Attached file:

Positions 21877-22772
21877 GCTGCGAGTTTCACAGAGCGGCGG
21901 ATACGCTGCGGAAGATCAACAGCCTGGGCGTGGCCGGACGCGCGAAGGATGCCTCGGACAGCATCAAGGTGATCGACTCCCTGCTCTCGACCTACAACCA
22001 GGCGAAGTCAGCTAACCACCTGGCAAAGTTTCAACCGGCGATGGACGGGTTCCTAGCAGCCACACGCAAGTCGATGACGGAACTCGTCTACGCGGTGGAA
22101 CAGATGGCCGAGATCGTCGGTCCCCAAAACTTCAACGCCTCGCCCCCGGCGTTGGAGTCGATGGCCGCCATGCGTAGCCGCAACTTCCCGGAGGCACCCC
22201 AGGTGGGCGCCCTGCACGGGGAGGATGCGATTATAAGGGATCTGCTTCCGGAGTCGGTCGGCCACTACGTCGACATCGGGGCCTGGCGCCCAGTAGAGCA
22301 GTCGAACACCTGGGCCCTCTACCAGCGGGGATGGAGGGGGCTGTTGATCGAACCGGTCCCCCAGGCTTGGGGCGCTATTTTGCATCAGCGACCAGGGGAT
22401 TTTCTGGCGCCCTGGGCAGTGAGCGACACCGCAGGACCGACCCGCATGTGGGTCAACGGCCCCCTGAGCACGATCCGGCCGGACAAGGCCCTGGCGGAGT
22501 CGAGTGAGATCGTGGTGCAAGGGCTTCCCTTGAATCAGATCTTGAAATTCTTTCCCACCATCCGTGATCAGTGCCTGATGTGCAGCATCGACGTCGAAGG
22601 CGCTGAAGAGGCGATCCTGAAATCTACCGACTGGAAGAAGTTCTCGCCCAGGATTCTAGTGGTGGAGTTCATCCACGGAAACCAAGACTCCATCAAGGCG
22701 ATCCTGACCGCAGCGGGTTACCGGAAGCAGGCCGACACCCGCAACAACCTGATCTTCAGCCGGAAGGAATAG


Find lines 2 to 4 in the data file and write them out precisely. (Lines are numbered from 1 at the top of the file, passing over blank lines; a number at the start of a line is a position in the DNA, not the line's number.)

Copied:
21877 GCTGCGAGTTTCACAGAGCGGCGG
21901 ATACGCTGCGGAAGATCAACAGCCTGGGCGTGGCCGGACGCGCGAAGGATGCCTCGGACAGCATCAAGGTGATCGACTCCCTGCTCTCGACCTACAACCA
22001 GGCGAAGTCAGCTAACCACCTGGCAAAGTTTCAACCGGCGATGGACGGGTTCCTAGCAGCCACACGCAAGTCGATGACGGAACTCGTCTACGCGGTGGAA